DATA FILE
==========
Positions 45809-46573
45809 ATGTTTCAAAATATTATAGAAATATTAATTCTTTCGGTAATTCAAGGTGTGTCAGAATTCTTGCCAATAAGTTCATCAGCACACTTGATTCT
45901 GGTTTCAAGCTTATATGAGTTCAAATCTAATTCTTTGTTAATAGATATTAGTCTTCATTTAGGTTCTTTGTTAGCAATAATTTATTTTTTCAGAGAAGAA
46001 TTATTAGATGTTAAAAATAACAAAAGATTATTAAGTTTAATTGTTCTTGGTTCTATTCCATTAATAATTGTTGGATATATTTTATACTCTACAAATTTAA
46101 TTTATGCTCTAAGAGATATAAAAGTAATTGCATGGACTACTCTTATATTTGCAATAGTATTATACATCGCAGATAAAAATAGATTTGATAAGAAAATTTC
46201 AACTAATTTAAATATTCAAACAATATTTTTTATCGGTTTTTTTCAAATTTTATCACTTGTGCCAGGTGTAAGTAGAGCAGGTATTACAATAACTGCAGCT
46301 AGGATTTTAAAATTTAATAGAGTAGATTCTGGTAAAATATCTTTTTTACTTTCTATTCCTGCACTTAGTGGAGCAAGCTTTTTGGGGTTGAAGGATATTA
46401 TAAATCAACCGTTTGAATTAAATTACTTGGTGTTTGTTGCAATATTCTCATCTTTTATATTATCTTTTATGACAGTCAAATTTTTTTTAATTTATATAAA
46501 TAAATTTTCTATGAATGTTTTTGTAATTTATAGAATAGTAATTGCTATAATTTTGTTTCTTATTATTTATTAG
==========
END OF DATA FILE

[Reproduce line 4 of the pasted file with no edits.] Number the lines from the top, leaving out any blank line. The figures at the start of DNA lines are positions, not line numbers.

46001 TTATTAGATGTTAAAAATAACAAAAGATTATTAAGTTTAATTGTTCTTGGTTCTATTCCATTAATAATTGTTGGATATATTTTATACTCTACAAATTTAA